Disneyland may be the happiest place on earth, but if there is one happy place in my world, it is McDonald's, birthplace of the Happy Meal and pleasantly soggy shoestring fries.
I came to this particular conclusion on a particularly disheartening Friday night when, at merely ten-past nine, every local establishment we went to in search of a late dinner was met with the phrase "I'm sorry, our kitchen's closed". The bartender at the local pub was a little more gruff as he uttered these words while wiping down the carefully polished oak counter, whereas the bright-eyed bespectacled waiter with the magenta hair at the local bakery was a little more rueful, apologising for the fact that he could only serve us desserts and nothing savoury from the kitchen.
Tired, grumpy, and having no other choice for chow except for fast food, this was how we found ourselves pulling up at McDonald's and stepping into its brightly-lit entrance, which is always a welcoming sight for hungry souls from all walks of life. The idea of eating fast food (again) repulsed me, but we had no food in the pantry, and the only other alternative was to whip up some instant noodles at home, which neither of us were keen because we were both exhausted after a long day at work. So it was either going to sleep on an empty stomach, or going to bed with a full-fat meal digesting in the pits of my belly overnight. Neither option appealed to me, so that made me even more grouchy than Oscar the Grouch. What the hell kind of a Friday night is this when you can't even find any food at 9pm at night? Not even bar snacks FFS!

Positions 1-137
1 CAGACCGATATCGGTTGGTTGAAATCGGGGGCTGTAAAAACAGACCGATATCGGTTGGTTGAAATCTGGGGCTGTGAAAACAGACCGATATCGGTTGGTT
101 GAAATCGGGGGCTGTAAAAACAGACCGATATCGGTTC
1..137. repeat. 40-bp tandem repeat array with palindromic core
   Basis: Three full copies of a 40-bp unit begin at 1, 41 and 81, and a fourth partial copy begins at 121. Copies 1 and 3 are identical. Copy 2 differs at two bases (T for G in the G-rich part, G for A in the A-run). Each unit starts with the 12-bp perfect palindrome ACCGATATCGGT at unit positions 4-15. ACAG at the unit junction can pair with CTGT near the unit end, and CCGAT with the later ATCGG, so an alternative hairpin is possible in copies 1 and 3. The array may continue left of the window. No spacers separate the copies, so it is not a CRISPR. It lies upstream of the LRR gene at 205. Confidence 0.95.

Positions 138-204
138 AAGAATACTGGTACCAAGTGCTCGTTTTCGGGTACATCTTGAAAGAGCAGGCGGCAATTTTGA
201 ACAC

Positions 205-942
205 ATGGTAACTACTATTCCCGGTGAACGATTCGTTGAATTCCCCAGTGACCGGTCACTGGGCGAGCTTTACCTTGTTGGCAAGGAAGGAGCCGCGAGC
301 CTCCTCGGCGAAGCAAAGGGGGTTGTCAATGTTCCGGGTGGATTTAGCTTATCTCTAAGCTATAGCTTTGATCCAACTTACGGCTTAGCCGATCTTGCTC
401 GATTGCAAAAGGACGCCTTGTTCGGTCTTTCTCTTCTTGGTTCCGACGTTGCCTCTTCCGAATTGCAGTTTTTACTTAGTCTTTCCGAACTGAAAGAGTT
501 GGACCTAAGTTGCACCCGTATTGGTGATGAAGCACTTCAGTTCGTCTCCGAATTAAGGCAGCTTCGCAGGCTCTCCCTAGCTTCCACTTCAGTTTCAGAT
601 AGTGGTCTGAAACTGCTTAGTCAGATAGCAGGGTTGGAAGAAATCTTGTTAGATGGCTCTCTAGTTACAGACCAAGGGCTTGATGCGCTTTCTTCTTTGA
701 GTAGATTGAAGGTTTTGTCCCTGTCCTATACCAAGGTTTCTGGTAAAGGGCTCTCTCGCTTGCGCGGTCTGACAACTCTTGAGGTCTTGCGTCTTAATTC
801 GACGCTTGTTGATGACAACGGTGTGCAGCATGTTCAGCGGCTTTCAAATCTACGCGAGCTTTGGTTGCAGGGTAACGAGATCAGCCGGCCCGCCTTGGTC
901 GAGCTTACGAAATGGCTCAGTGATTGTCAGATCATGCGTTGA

As soon as I stepped into McDonald's, though, something magical seemed to have instilled a renewed sense of joy in my sullen core. Although I wouldn't refer to 9pm as "late", I have spent many a late-night in various McDonald's across various locations in Australia-- this one included-- chowing down on grease that may have contributed to my increasing LDL levels but making memories that will last a lifetime: post-clubbing, post-birthday celebrations, post-drinking sessions, post-accidents, post-oncalls, during oncalls, pre-exams, post-exams. I have also spent a portion of my daylight hours growing up in McDonald's: there was the first McDonald's my mother took me to (at Gurney Drive), the McDonald's where I celebrated my 16th birthday with the person who would later become my husband (on Ipoh Road), the McDonald's where I first experienced a McCafe coffee (Hindley Street), and then there were the various McDonald's in which I stepped in just to buy a chocolate sundae on warm summer afternoons, or the ones which served as pit-stops for coffee breaks along the stretch of unending country highways during our regular road trips.
Capitalisation and commercialisation have, to a certain extent, created a safe haven in my world, a place where happy memories are conjured alongside Happy Meals, a place I could count on to curb my hunger pangs when every other place has failed to do so. It is a place where I seldom see any unhappy children, and it is a place where adults can retreat to for a quick catch-up over coffee, or just to have some me-time flipping through the newspapers and sipping on Diet Coke. It is a place where school boys bring school girls out on dates, and it is a place for school kids to study. It is a place that appeals to the young and the old, and in that, it is a place dear to my heart.